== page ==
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Aces Up by Covington Clarke

He added as Cowan evidenced surprise


was a fair question, and one seldom heard from the lips of a commanding officer. Coming from Cowan, it was doubly surprising, and effectively blocked all pleas founded on sentiment and sympathy.

Now Larkin was stumped, but McGee was ready to take up the gage.

"Major Cowan, I have been in the service long enough to know that the wise army man always gets out from under. Pass the buck. It's the grand old game. But I see a way out. If I were in your position I would direct the issue of an order sending us back. But," he added as Cowan evidenced surprise, "I'd manage to have that order mislaid in the excitement."

Cowan nervously paced back and forth. Suddenly he wheeled in decision. "No," he said, "I won't pass the buck; I won't shift the responsibility. Passing the buck in training may be all very well, but a commander who does so in action is not fitted for command. We are on the eve of action. Report to Lieutenant Mullins, gentlemen, and tell him I said you were to go along. See that your ships are ready at four a.m." He turned and walked rapidly toward a group of ground men who were loading a truck.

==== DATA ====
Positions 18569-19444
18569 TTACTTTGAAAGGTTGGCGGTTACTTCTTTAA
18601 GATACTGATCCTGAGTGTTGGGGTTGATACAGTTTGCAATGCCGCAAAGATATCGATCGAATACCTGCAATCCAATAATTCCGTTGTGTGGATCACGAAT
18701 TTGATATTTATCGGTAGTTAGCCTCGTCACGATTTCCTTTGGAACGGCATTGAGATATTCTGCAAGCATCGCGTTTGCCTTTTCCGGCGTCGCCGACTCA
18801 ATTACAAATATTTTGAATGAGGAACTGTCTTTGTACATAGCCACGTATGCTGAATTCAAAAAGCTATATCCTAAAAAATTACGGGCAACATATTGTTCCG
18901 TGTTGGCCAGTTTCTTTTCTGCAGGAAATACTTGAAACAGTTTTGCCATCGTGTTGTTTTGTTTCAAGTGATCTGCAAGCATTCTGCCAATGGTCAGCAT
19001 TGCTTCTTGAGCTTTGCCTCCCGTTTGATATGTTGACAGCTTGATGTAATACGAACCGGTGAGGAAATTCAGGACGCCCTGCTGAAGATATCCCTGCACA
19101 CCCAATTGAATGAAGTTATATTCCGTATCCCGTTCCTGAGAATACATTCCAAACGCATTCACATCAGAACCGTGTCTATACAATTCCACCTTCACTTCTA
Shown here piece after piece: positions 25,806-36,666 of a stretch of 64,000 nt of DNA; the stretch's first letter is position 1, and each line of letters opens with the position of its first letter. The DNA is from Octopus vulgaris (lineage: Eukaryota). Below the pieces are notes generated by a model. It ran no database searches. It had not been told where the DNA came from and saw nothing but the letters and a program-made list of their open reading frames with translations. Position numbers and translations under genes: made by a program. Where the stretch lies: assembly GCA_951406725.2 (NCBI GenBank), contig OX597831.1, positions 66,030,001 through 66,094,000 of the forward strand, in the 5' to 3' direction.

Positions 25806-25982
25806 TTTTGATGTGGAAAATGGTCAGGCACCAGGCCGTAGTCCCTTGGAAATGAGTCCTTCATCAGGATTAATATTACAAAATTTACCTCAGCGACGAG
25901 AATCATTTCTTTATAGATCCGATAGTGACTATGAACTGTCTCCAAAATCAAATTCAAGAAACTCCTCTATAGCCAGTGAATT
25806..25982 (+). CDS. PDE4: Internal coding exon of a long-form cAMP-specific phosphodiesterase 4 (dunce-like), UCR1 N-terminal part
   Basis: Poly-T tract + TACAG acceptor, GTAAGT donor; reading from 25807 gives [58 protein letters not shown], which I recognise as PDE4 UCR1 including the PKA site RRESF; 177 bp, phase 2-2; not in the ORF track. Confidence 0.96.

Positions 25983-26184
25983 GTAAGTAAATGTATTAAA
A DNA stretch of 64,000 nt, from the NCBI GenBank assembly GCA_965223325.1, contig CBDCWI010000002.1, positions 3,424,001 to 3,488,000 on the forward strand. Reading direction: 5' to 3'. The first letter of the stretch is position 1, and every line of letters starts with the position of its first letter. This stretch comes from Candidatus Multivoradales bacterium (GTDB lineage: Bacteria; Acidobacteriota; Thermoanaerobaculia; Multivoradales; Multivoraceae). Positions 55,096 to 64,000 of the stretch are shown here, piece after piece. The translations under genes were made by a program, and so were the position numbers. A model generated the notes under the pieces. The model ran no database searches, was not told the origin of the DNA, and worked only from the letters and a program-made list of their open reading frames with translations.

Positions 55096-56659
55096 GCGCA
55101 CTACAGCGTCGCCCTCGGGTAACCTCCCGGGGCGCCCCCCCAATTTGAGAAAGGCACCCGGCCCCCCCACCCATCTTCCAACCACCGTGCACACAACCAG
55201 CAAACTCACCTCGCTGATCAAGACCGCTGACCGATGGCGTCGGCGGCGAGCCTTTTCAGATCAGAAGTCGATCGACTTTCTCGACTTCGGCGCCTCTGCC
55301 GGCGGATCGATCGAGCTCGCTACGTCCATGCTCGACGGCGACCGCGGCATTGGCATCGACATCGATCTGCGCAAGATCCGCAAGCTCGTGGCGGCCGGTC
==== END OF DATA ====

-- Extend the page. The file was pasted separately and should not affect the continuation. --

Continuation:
Larkin's eyes became wide with astonishment. "Well what do you know about that! Say, that bird is going to make a real C.O."

"I think he is one now," McGee answered. "Action does that to men--sometimes."

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The Squadron Takes Wing


Only a war pilot can visualize the confusion and excitement incident to moving a squadron base up to the front. There is work enough for all even when such a move is foreseen and planned for days in advance, but when a moving order comes down in the dead of night--as is so frequently the case--then rank is forgotten. Pilots, Commanders, Supply and Operations officers, air mechanics, flight leaders, in fact everyone, from the C.O. down to the lowliest greaseball, pitches in with a gusto sufficient to produce a miracle. For it is little short of the miraculous to carry out an order, received at midnight, calling for a movement at dawn. In fact, one inexperienced in army ways would declare that it couldn't be done. But Great Headquarters considers only what must be done, issues orders accordingly, and such is the magic of discipline and proper spirit that lo! the thing _is_ done. The impossible becomes possible--and the ordinary!

And so it was with Major Cowan's squadron. The hour they had so long awaited had come at last. So great was their zeal that with the first hint of dawn in the east the planes were all on the field, properly outfitted, finally checked, and ready to go. Even the planes seemed to be huddled together, poised like vibrant butterflies, eager to take wing.

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